I figured – I might as well plunge head-on into the world of personal finance. And what better way to continue my education than by formal training.
Good too that I got a semi-scholarship / discount through MoneyDoctors partner and friend, Salve Duplito, who is a finance guru herself. (thanks, Salve, and to Mr. Henry Ong, head of the RFP – Philippines program)
So my friends, in a few months, I hope to be a Registered Financial Planner. I also want you with me on that journey so I am cooking up something that I hope will positively impact the financial future of one (or two, or three) of you. (hint, hint)
“Did”. I am not sure about that word. Because it is in the past tense and means the fun and the adventures are over. When they are not. We are just beginning.A reader wanted to know how we “did it”. She said she read my first post but that I just skimmed the surface of how we overcame the bleak prophesies of our first financial planner, that I did not really explain how we got that 24% increase in our annual income, and more importantly, how we overshot it. If you have not read that first post, here is what our first financial planner said:
“While the couple’s Emergency Fund Ratio (EFR) will be over 1x by the end of 2007, the ideal ratio is 3x. The couple would need to add around Php149,000 to their annual income to meet such a ratio. To raise their savings rate to 18.1% from 6.7%, the couple would need additional annual income of Php262,000, or add 24% to their current annual income.”
After 99 posts, 453 comments (54 of which are spam which I have not deleted nor approved) and 699 tags, I come to this, my 100th post.
To think that YouWantToBeRich started as just a requirement to get a certificate in MavenSecrets, a professional blogging and internet marketing education seminar that I attended in 2009.
I did not know that it would change my life and give it colors that I never knew existed, or give me opportunities for self-expression and advocacy in a niche that I was just getting really interested in at that time.
At first, I thought I would go into food and travel because like Anton’s OurAwesomePlanet, it was my passion. I even asked hubby to buy me a camera to herald my entry into the blogosphere via a food and travel blog.
But I am glad I went down the path of learning about money and people and their money idiosyncracies (especially my own and my family’s). It felt good to chronicle this journey and to look back and learn from it again.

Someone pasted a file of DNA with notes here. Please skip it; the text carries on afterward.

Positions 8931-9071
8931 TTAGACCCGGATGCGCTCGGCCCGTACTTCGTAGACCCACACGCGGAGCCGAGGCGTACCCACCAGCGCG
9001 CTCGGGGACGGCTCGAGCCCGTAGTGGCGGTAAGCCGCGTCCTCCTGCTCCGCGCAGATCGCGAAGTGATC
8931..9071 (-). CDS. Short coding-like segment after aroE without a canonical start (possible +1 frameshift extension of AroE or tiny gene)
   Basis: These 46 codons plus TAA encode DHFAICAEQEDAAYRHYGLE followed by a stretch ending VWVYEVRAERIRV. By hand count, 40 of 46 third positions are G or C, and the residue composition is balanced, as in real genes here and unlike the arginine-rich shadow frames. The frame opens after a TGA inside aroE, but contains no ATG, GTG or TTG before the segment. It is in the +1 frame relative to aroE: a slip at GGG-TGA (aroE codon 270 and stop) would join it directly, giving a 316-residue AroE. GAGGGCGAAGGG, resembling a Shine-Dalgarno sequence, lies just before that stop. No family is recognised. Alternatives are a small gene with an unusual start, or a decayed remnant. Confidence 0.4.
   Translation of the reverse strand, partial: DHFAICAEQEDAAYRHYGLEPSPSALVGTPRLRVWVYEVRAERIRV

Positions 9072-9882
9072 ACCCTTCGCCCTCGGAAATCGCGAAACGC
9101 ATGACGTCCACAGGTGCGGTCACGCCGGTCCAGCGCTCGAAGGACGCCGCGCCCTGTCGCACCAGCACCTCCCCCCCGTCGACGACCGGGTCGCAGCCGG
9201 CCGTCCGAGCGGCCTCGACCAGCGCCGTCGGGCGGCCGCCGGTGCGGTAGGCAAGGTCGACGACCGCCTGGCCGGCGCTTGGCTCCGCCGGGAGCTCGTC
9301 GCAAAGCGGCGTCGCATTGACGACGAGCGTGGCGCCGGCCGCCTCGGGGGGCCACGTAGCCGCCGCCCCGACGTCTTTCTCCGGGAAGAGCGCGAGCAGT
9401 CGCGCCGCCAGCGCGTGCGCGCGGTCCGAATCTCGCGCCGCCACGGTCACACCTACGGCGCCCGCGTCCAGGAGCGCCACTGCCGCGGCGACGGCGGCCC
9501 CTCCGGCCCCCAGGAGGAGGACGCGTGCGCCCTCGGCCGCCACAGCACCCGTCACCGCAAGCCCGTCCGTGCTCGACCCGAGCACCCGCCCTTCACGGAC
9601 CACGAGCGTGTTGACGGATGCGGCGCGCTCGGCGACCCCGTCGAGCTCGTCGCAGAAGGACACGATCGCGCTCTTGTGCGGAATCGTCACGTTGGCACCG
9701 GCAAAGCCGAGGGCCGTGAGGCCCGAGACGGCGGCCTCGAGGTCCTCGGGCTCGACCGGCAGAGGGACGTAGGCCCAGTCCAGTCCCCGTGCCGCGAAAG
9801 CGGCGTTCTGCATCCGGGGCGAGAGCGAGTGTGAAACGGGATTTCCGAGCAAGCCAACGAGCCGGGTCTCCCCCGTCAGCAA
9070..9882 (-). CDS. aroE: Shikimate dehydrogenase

I think I first heard about Mutual Funds from Bo Sanchez. He likens it to a vehicle that almost anyone, with some funds to invest, can jump into, and that it should be a staple in the portfolio of any smart investor.
I was not entirely convinced (I did not really understand).
To further dispel the mystery of this so-called staple – Mutual Funds – I did some further reading and some interviews. It is simpler than I thought.
Mutual Funds, turns out, is an investment vehicle where people can pool their resources to take advantage of the magic of larger numbers, that is, because a lot of people invest into “the fund”, they have a large number, and thus, the mutual fund manager – a professional who will manage the investment – can get better rates of return for them. The mutual fund manager trades the “pooled” money on a regular basis and the net proceeds or losses are then typically distributed to the investors annually. As my friend Salve Duplito said in one of her articles in MoneySmarts, with as little as USD$100, the regular John or Juans can get their feet wet in an instantly diversified portfolio of stocks, bonds, or both.
Some readers emailed me privately wanting to know about stocks and financial statements. Here is my two cents worth.
I remember two things that my financial planner made me do so I will not be overwhelmed by stocks (well) and so that I can understand it:
1. He asked me to look at the business page of the newspaper everyday, the Stock Exchange page to be specific, and to choose at least 10 stocks that I will track and follow day after day after day.
He was right. This gave me more than what I thought it will give me. At the beginning, yes, there was confusion, and then after some time (six months… and going), illumination. I had a “feel” of the market, and somehow, my “gut” was developed. I would know if stocks are on the rise, or if it is on freefall, which is the time to buy. The green and the red arrows in the newspaper actually meant something, but only as supplements to the general, wonderful, engaging world of numbers. And when I recently had a report on my stockholdings and saw a 5% growth rate per month, I knew why a lot of other people play this game, and why they become greedy.